- Chapter 1:
- Chapter 10:
- Chapter 11:
- Chapter 12:
- Chapter 13:
- Chapter 14:
- Chapter 15:
- Chapter 16:
- Chapter 17:
- Chapter 18:
- Chapter 19:
- Chapter 2:
- Chapter 20:
- Chapter 21:
- Chapter 22:
- Chapter 23:
- Chapter 24:
- Chapter 25:
- Chapter 26:
- Chapter 27:
- Chapter 28:
- Chapter 29:
- Chapter 3:
- Chapter 4:
- Chapter 5:
- Chapter 6:
- Chapter 7:
- Chapter 8:
- Chapter 9:
Organic Chemistry 6th Edition - Solutions by Chapter
Full solutions for Organic Chemistry | 6th Edition
alpha (a) amino acid
A compound containing a carboxylic acid group (COOH) as well as an amino group (NH2), both of which are attached to the same carbon atom.
amphoteric oxides and hydroxides
Oxides and hydroxides that are only slightly soluble in water but that dissolve in either acidic or basic solutions. (Section 17.5)
The electronic structure of a solid, defining the allowed ranges of energy for electrons in a solid. (Section 12.7)
beta (b) pleated sheet
For proteins, a feature of secondary structure that forms when two or more protein chains line up side-by-side.
An equation that uses chemical symbols to show what happens during a chemical reaction. (3.7)
A technique by which compounds are separated from each other based on a difference in the way they interact with the medium (the adsorbent) through which they are passed.
A chemical bond formed between two atoms by sharing one or more pairs of electrons.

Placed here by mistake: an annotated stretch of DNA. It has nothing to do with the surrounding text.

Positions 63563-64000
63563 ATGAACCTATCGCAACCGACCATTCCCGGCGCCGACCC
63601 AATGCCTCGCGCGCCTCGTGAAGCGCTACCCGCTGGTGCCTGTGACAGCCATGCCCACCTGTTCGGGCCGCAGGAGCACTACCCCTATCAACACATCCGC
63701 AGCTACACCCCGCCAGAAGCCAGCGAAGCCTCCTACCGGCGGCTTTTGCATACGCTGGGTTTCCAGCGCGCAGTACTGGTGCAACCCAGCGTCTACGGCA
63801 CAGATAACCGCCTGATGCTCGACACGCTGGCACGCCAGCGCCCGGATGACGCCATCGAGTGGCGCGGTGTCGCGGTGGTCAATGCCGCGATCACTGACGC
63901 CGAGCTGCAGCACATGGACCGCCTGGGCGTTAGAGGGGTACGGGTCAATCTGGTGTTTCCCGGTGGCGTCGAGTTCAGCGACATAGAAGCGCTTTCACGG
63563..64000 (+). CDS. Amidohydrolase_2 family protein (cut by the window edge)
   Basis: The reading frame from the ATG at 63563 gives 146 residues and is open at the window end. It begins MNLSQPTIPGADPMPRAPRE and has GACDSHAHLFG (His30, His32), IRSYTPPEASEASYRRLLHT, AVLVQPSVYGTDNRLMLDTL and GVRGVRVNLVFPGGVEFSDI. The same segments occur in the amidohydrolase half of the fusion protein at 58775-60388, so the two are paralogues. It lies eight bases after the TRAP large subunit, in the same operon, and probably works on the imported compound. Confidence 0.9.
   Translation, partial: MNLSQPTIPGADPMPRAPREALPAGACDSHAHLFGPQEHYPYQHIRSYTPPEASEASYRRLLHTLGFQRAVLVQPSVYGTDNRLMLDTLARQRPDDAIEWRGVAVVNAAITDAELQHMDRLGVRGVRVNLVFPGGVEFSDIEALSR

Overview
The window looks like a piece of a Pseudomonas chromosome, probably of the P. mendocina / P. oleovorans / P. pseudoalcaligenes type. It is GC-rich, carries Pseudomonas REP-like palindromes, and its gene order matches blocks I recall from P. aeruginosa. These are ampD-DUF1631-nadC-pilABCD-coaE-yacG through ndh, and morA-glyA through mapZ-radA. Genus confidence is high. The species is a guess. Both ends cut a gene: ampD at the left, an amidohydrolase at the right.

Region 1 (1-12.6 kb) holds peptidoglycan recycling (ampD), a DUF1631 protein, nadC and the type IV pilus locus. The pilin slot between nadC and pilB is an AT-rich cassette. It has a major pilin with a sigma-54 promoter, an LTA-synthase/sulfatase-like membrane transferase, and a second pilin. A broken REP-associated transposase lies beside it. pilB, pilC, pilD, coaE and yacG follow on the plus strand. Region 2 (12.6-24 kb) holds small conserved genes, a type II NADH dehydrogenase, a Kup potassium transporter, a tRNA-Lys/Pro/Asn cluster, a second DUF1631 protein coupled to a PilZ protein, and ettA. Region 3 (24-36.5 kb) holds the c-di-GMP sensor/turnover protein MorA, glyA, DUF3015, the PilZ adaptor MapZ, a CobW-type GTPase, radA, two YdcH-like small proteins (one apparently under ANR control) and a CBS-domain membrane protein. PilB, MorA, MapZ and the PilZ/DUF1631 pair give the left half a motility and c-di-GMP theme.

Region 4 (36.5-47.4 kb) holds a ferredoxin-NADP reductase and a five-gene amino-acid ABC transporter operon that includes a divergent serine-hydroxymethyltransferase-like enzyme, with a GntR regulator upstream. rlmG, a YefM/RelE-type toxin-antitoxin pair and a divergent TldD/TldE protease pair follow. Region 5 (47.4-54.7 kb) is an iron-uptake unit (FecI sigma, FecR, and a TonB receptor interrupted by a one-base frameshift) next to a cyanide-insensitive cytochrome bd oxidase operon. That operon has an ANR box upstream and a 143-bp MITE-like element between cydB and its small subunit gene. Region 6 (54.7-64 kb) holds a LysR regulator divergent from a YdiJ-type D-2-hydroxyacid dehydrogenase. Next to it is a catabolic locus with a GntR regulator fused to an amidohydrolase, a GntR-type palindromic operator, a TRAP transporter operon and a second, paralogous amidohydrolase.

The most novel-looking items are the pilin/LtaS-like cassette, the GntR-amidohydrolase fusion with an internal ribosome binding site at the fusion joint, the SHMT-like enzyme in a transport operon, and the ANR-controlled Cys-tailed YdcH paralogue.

A force that becomes significant when polar molecules come in close contact with one another. The force is attractive when the positive end of one polar molecule approaches the negative end of another. (Section 11.2)
Female sex hormones.
An electrophilic aromatic substitution reaction that installs an acyl group on an aromatic ring.
A compound containing two carbon-carbon p bonds that are separated by two or more s bonds.
A carbohydrate containing four to ten monosaccharide units, each joined to the next by a glycosidic bond.
An allowed energy state of an electron in the quantum mechanical model of the atom; the term orbital is also used to describe the spatial distribution of the electron. An orbital is defined by the values of three quantum numbers: n, l, and ml (Section 6.5)
Refers to groups occupying l,2-positions on a benzene ring.
A step-by-step description of how a chemical reaction occurs.
Atomic orbitals that are achieved by mathematically averaging one s orbital with three p orbitals to form four hybridized atomic orbitals.
specific heat 1Cs2
The heat capacity of 1 g of a substance; the heat required to raise the temperature of 1 g of a substance by 1 °C. (Section 5.5)
An ether (R!O!R) where both R groups are identical.
A reaction that obeys conservation of orbital symmetry.
The difference in energy between staggered and eclipsed conformations (for example, in ethane).
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